DRIGGS - Michael F. DeLate, aka Birdman - ornithologist and gardener, passed away on October 4, 2011, in Driggs, Idaho, after a courageous battle with pancreatic cancer. He was born September 15, 1944, in Pocatello, Idaho, the only son of Jack and Mildred DeLate. Mike attended school at St. Joseph's and Washington Elementary, Franklin Junior High and graduated from Pocatello High School in 1963. He completed his education at Idaho State University with a master's of science degree in zoology. Birdman leaves behind his sister, Kate DeLate, and brother-in-law, Bob Bloxham, and nephew extraordinaire, Skyler Bloxham. He will be missed, but as you can read in the message he sent at the beginning of his illness, he lived a full life, and although we are sad, we should rejoice with him knowing that he is free of pain and is now in a better place, surrounded by family and friends who have gone before him. Below is the letter he sent out as his prospects for recovery seemed dim. We can take joy, knowing that his life was full of adventure and interesting things before his illness overcame even the best of spirits. I HAVE A BIT OF SAD NEWS FOR YOU I am dying of cancer. There is an inoperable and incurable golf ball-sized tumor on/in the head of my pancreas. There are also liver lesions (evidence of spread) and lymph involvement. In my mind, the lymph involvement alone is most likely the death sentence. I begin chemotherapy and will assess the efficacy and quality of life afterwards to determine whether or not to continue. Please don't feel pity for me, I have led a very rich and full life. In fact, I have had the kind of life most folks can only dream of. It all began (well, except for the early years) with surviving Vietnam and earning the GI Bill, which ultimately paid for my advanced schooling. On my initial return to college, I simply was not mature enough to accept the responsibility of being a serious student. I got a job at the Post Office and filled in for two physical therapists on the weekends. A ski trip to Aspen, Colorado, ended my desire to continue working at the Post Office and I became a ski bum there for the next five years. Upon my father's death, I returned to Pocatello and held varying jobs. I was soon freelancing as a mountaineer with the city of Pocatello's outdoor program. There I met and was taught more extensive mountain skill by Tom Amberson, John Wolfe and Charlie Reubelmann and many other fine mountain folk. Probably, my most notable achievement was climbing the Grand Teton with Ike Gayfield, what a view! I returned to college, this time mature enough to make the Dean's List in the pre-med program. One afternoon in an organic chemistry lab, I looked out on the quadrangle and watched students throwing a Frisbee. I recall thinking that to become a doctor, I would be looking at 16 or so labs just like the one I was in. While perusing the class schedule I happened to notice sessions in kayaking and bird identification. I think you can guess the rest of the story. I went on to a wonderful job at the Birds of Prey Nature Area, which had the distinction of the highest concentration of raptors in North America. I did all this while working on a BS and later an MS in zoology (ornithology). Next, I became a river guide on both the Main and Middle Fork of the Salmon River, all the while dreaming of having my own garden. Now, I have the almost perfect organic garden. I am intrigued if not slightly obsessed with biochar and the soil food web. Lastly, I have recently worked on Wind Farm impact on bald eagles and greater sage grouse for Tim Reynolds. My passions are cooking, baking, gardening and bird watching. My crowning achievement was making the perfect loaf of French bread, only five years in the making! Back to no pity. I have no regrets other than the fact that we won't be able to continue our friendship. It is most gratifying to have the quality of friends and relatives, your kindness exceeds all expectations. I almost feel undeserving. When you look back try to remember my smiling face and the good times. Think of the joy, friendship and the knowledge shared, not the fact that I croaked.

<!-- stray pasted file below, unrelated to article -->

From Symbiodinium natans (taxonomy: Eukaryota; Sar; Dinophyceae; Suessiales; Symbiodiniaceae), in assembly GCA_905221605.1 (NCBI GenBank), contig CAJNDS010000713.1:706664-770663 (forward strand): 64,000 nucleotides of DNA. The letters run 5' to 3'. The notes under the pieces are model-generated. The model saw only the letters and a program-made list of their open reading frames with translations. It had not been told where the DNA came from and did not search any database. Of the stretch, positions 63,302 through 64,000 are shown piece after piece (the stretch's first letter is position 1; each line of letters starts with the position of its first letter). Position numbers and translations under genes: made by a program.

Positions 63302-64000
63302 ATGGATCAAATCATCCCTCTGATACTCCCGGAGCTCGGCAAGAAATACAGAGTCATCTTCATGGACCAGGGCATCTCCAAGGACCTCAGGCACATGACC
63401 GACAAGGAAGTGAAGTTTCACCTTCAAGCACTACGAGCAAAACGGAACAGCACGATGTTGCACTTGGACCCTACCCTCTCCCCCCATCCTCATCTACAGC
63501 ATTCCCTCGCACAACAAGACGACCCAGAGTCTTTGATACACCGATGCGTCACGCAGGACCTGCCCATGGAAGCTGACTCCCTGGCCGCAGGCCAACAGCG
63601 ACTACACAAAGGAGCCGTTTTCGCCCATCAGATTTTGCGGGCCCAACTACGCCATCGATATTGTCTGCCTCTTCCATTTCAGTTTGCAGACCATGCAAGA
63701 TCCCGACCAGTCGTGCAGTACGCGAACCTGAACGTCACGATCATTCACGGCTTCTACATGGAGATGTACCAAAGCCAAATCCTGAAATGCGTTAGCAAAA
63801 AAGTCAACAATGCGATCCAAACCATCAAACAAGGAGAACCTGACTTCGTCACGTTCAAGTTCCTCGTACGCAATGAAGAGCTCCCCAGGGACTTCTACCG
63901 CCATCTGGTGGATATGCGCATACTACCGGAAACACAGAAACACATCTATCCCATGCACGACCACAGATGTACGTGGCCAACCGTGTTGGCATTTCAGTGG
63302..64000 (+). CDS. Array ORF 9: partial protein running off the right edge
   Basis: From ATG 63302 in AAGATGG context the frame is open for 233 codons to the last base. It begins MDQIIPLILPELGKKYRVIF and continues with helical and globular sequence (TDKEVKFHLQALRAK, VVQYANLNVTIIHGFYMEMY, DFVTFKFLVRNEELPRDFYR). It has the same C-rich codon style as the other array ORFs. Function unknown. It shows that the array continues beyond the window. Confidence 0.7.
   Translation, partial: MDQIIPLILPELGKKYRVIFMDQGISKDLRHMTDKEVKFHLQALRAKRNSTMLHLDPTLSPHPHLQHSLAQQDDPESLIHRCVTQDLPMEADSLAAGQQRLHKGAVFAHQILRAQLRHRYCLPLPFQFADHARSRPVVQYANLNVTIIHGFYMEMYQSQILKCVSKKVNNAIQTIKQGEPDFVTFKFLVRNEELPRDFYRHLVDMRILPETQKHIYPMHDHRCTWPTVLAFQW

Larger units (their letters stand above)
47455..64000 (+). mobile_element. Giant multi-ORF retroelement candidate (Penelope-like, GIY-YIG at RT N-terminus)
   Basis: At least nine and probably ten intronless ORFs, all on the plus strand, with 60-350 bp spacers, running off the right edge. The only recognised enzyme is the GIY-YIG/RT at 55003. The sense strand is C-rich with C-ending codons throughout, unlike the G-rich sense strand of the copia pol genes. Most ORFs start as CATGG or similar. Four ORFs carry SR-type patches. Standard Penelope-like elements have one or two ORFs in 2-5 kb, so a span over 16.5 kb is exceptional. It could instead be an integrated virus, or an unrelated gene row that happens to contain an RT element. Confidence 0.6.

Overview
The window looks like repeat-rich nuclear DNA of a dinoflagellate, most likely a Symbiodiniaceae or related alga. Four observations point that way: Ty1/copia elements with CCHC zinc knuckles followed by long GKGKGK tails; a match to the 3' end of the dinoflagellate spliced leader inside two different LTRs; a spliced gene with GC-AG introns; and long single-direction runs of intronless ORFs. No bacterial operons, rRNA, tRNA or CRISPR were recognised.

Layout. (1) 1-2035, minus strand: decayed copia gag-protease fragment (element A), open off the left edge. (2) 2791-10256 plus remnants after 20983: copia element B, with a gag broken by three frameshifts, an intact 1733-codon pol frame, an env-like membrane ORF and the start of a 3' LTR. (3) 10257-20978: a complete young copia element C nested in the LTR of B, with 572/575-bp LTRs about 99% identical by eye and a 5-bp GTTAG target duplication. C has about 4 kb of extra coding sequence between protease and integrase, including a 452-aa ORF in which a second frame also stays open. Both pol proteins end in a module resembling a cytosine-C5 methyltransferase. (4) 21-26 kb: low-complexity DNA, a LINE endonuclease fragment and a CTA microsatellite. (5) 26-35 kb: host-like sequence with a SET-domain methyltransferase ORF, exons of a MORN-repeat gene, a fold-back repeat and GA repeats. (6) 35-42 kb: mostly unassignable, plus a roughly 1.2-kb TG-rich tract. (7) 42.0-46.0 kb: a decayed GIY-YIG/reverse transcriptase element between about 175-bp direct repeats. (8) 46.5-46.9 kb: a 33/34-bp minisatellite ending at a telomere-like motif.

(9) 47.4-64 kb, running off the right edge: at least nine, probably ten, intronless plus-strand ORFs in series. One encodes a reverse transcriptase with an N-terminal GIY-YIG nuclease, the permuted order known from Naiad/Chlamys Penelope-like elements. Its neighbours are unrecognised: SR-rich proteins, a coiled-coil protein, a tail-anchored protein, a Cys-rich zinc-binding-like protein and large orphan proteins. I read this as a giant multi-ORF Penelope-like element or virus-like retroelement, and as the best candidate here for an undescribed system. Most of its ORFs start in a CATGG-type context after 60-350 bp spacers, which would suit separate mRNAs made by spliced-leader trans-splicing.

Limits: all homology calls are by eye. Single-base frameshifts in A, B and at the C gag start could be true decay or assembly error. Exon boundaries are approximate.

Besides his immediate family, Bird leaves behind a circle of friends that has been there through thick and thin, especially Ron Becquart, Jim and Brenda King, who stepped up to the plate for the past five months. Thank you to all, Charlie, Jan, Kathy, Ole, Dougie, Linda, Paul, Lisa, Ty, Travis, Kitt, Clair, Chuck Trost, Mike and Jo. We owe a special debt of gratitude to the wonderful caregivers at Teton Valley Hospital. It is one of the finest groupings of individuals we have ever encountered. Thank you to all - especially Angela Booker and Nikki, who made our final day so memorable and to Dr. Redd, whose honesty and straightforwardness was truly appreciated. In consideration of memorial contributions, Bird would have approved and appreciated contributions in his name to the Sagebrush Steppe Land Trust, P.O. Box 1404, Pocatello, Idaho 83204 (www.sagebrushlandtrust.org).